He would get up in the middle of the night, she said, and work. She often got up with him and read or worked on her own projects. That established a habit of sleeping only four or five hours a night. It enabled her to add about 20 hours of work to every week, although now she’s not so sure it was her best idea. Research has shown a link between lack of sleep and Alzheimer’s, and Chopp now gets about 12 hours of rest a day. 

Her liberal arts education is fundamental to her, besides providing mythological role models. She sees all her careers as promoting the liberal arts, considering herself a teacher even while an administrator. 

“For me, education was so enlarging, and I loved the liberal arts education I got at Kansas Wesleyan,” she said. “I devoted much of my life to liberal education. It’s not only about job skills, it’s also about the perspectives you learn in sociology and anthropology about human beings, what you learn in religion about what drives people, the perspective you learn in psychology. I really think, for me, helping others get a basic liberal arts education has been a huge driver.” 

“As an educator, I have had great teachers, from first grade on,” she said.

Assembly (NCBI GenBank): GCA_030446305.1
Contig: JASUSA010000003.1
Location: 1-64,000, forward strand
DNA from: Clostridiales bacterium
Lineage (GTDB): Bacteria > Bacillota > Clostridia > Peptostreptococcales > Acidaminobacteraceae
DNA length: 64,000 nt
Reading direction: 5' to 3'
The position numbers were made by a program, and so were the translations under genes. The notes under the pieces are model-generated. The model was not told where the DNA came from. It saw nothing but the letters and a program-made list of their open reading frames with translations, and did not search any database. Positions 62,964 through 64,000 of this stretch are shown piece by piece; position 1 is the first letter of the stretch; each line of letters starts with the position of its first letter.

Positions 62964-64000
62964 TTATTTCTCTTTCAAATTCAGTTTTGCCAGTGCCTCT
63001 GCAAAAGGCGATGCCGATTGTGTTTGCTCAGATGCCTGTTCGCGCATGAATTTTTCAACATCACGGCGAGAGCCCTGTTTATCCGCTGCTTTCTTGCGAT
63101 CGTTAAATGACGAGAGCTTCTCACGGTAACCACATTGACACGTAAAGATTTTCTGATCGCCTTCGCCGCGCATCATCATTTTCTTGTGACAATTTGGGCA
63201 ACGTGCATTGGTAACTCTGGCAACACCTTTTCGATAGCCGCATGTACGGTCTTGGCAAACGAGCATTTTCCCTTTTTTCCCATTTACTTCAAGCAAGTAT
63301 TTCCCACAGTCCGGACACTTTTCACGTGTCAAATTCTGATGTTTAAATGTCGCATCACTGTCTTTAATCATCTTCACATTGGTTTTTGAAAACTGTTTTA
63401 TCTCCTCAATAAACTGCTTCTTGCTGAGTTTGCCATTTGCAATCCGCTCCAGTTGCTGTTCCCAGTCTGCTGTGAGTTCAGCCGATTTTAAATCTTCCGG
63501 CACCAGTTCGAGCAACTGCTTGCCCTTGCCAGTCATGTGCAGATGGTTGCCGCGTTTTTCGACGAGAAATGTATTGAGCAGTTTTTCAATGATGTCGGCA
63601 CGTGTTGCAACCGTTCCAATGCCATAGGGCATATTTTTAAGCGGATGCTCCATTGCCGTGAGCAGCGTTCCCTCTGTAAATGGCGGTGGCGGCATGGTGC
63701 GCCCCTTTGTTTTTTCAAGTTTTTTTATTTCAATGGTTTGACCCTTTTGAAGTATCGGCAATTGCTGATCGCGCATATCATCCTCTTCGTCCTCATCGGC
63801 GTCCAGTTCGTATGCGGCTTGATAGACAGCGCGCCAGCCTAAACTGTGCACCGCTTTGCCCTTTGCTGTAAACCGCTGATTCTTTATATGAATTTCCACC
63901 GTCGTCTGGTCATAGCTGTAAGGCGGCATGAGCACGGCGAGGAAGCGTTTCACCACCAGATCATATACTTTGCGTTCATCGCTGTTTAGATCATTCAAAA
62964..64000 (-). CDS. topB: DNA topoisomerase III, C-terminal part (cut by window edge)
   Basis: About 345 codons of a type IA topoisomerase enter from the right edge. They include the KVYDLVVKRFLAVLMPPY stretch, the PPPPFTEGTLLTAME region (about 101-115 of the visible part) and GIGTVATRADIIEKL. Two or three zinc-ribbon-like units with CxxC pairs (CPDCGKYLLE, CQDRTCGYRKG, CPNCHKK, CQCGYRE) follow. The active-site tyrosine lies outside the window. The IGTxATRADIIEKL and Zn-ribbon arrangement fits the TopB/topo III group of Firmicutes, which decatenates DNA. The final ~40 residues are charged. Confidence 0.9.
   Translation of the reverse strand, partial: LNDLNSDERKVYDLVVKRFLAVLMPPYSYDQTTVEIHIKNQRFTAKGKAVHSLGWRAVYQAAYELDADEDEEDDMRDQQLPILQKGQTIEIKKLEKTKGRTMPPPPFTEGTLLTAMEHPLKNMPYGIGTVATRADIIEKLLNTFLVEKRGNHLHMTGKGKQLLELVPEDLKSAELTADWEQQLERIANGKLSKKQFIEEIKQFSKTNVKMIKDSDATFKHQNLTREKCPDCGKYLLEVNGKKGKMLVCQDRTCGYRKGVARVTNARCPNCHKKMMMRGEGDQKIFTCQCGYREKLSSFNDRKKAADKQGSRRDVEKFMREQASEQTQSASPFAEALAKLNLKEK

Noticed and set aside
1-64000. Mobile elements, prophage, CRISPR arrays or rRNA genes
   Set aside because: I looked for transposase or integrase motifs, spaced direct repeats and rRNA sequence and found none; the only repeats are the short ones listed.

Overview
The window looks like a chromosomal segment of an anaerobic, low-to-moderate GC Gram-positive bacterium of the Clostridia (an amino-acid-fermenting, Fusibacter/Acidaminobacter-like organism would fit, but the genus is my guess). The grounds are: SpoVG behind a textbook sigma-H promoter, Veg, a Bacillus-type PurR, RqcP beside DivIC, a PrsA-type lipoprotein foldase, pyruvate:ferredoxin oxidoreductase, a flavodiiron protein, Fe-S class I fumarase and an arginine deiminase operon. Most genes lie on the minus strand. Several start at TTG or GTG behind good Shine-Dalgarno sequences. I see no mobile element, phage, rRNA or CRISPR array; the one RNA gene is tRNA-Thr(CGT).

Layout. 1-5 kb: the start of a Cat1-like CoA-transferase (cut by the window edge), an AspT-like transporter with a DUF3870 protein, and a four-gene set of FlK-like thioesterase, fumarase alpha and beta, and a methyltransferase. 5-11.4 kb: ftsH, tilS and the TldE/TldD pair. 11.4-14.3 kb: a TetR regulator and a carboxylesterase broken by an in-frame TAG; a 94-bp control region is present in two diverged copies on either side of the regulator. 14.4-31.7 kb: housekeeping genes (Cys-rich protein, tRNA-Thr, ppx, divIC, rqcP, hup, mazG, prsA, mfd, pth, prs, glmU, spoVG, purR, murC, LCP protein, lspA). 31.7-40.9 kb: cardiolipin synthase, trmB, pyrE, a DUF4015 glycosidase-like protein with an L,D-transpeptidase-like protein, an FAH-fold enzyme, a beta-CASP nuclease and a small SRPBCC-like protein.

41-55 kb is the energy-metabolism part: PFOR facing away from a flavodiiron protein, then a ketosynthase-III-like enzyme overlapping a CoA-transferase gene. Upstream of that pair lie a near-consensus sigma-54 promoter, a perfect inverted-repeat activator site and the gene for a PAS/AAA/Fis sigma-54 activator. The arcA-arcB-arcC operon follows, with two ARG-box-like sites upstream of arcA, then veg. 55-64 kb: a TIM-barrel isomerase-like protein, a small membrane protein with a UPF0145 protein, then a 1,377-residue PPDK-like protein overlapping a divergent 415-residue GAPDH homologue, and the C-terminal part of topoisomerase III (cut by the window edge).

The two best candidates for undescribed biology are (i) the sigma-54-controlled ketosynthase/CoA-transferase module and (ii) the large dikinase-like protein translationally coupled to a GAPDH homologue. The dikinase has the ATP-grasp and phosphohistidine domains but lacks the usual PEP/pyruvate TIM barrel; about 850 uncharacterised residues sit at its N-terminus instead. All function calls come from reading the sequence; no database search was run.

She took Latin in eighth grade. She checked out all the books on spirituality, western and eastern, she could find in the library.  

Although her family wasn’t religious, “I was always interested in religion and spirituality,” she said. 

When her minister at First United Methodist Church, Everett Mitchell, suggested she go to Kansas Wesleyan to study religion, “I thought it was a fabulous idea!” she said. 

He had some scholarship money to get her started, but her parents weren’t supportive. 

“My parents at that age and place really saw me as getting married and having a bunch of kids, which would have been wonderful,” she said. “Nothing wrong with that.” 

But it wasn’t for her.  

“I took my first class on environmentalism and religion with Wes Jackson and Wayne Montgomery in January 1972,” Chopp said. “I was just enthralled. There was earth, farm, land, care for that, religion, Hebrew scriptures. I just jumped fully into Kansas Wesleyan.” 

She was very, very busy, with a double major — religion and speech — living off-campus and often working two jobs. 

“Everyone was just so supportive. I had never thought of myself as particularly smart. By the time I graduated I had a lot more confidence,” she said. 

She graduated magna cum laude, spending her senior year at St. Paul Seminary in Kansas City. 

She was still exploring.  

“I hadn’t been raised in the tradition of faith, but I felt strongly called,” Chopp said. “It was a great experience intellectually, but maybe I wasn’t quite ready.”  

She married her first husband after her first year of seminary and took a break.  

“Sometimes a break is so important,” she said. “When I returned, I was gung-ho.”